The two newest members of the Rome Floyd Chamber leadership team, Pam Powers-Smith and Thomas Kislat, are settling into their new roles and ready to help rejuvenate the local economy.
Powers-Smith is the new director of Business and Industry Services while Kislat is the director of Membership and Entrepreneurial Development.
Kislat’s post was held by current Chamber President Jeanne Krueger and had been vacant for close to a year as Krueger transitioned to her new post.
“We have more new members since the pandemic started than we’ve had members drop,” Kislat said. He has helped add 15 new members since April while only seven have dropped during that same period of time.
“We’re getting approximately one new chamber member a week and there are a few pending right now,” Kislat said. “And they’re not just companies from here. Some are from Marietta and Cartersville so I think that goes to show that Rome remains a strong market.”
The chamber has played a lead role in the promotion of entrepreneurial opportunities for the last decade.
“We need to work with the talent that is here and need to keep that talent here,” Kislat said. “The interaction between inventors, companies, the colleges remains a strong item on the agenda.”
Kislat said the COVID-19 pandemic has helped some businesses take a long, hard look at how they’ve always done things and how they might need to change in the future. He cited use of retail websites as one way some businesses have been able to continue to stay alive and introduce their goods and services to even larger markets.
The chamber has also launched a Shop Chamber website to support local businesses who may not have a website of their own.
“There are about six vendors on there right now and the feedback has been amazingly good,” Kislat said.
The chamber also offers startups the OTR Entrepreneurial Suite, with four computer-equipped work stations to help new businesses ease into the community without huge upfront costs.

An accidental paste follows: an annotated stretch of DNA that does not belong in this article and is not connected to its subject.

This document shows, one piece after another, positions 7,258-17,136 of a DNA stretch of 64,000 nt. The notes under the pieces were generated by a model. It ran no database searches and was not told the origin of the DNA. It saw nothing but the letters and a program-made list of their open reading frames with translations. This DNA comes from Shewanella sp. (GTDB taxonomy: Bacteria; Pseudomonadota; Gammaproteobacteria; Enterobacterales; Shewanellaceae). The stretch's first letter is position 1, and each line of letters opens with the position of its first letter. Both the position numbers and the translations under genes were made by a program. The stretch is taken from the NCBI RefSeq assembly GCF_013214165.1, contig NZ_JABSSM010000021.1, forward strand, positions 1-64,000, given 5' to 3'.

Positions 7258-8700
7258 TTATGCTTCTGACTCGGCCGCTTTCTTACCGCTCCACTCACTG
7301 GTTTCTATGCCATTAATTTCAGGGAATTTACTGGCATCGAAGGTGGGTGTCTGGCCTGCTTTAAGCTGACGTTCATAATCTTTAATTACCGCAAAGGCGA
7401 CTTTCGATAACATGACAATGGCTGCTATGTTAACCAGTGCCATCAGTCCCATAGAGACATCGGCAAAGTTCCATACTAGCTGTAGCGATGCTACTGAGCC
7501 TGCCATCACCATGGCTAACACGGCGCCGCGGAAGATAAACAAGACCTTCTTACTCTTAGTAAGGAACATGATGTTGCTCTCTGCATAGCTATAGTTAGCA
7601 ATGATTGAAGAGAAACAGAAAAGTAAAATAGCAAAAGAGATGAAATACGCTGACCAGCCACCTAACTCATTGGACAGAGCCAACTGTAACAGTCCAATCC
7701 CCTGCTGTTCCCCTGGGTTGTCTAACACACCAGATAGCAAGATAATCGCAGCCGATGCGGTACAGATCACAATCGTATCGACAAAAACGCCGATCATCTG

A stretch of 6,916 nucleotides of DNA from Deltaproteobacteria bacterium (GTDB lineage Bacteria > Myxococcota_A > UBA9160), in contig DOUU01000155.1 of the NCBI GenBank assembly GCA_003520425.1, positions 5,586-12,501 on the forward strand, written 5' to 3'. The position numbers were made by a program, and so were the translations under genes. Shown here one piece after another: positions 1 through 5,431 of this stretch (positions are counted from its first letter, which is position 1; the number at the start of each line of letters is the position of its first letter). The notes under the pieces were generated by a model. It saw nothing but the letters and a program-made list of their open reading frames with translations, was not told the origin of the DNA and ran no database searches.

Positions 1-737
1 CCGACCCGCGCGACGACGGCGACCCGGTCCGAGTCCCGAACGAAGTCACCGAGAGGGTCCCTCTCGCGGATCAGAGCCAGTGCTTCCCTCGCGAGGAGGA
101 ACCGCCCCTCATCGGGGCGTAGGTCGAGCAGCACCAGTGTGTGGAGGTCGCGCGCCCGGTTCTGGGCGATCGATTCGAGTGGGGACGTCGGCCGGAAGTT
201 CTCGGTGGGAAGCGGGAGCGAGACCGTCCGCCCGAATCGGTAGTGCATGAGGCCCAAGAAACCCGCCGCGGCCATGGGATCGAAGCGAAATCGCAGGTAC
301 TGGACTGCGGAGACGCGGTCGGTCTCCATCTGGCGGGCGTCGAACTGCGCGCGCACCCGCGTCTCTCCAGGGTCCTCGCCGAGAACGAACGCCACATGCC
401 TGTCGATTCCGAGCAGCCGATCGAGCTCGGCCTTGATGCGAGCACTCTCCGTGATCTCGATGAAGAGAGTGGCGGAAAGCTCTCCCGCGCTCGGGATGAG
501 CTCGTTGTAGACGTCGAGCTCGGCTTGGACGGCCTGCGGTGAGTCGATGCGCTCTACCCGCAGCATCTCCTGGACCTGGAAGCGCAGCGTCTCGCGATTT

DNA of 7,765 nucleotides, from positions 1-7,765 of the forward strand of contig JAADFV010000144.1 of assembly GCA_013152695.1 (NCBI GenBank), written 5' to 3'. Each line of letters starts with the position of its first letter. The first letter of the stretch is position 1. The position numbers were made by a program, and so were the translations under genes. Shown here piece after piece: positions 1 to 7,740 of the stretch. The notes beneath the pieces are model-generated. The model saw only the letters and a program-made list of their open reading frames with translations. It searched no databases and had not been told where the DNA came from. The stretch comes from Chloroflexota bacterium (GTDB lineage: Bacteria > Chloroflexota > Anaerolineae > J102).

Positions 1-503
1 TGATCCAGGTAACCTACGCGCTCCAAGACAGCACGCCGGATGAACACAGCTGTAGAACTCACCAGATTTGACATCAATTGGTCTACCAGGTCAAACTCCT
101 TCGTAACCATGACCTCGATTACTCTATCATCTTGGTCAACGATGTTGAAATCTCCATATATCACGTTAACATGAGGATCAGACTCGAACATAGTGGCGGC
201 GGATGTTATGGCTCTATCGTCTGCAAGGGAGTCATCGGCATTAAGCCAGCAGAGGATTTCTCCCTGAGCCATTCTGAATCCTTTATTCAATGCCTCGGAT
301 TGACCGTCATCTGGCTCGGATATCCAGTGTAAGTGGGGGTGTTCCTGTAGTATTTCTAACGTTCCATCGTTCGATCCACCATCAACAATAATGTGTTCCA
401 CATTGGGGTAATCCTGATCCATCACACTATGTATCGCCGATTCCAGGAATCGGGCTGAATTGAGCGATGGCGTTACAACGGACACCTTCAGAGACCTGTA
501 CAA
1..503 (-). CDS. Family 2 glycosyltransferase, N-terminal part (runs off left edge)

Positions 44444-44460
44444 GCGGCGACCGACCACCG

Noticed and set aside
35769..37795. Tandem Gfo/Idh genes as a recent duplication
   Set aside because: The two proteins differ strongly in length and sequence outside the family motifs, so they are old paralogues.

Powers-Smith joined the Rome Floyd Chamber from Opelika, Alabama, where she served as president of the Opelike Chamber of Commerce for a little more than three years.
One of the main components of her job is assisting members of the Greater Rome Existing Industries Association.
“I consider myself a problem solver for them, a conduit for them if they need anything from the city or county,” Powers-Smith said. “The other import piece of that is making sure that our legislators know what helps local businesses and what hurts them, that sort of thing.”
Since Powers-Smith came to the chamber, all of the GREIA meetings have been held via Zoom. That means she’s only gotten to know many of them via the computer and said she’s excited for the time when she is able to get out and have more face-to-face contact with the manufacturing community in Rome and Floyd County.
Much of the focus of recent meetings has dealt with how to handle the COVID-19 pandemic with an emphasis on some of the OSHA guidelines that have changed. Transportation issues have also been a big topic recently.
“We’ve had some economic folks talk with them about predictions for the coming months, which are actually pretty good,” Powers-Smith said.
“As of Friday (July 24) we didn’t have anybody not in production,” Powers-Smith said. “We still have a few running limited lines but everybody’s working.”
She also said that there has been a lot of talk about the growth of the Appalachian Regional Inland Port and use of that facility to help get local products to the port of Savannah and out to the world.
She said the majority of the manufacturers and major industrial firms are members of GREIA, which is still being led by Mark White at Fairbanks. John Cothran from Brugg Lifting North America will take over in December.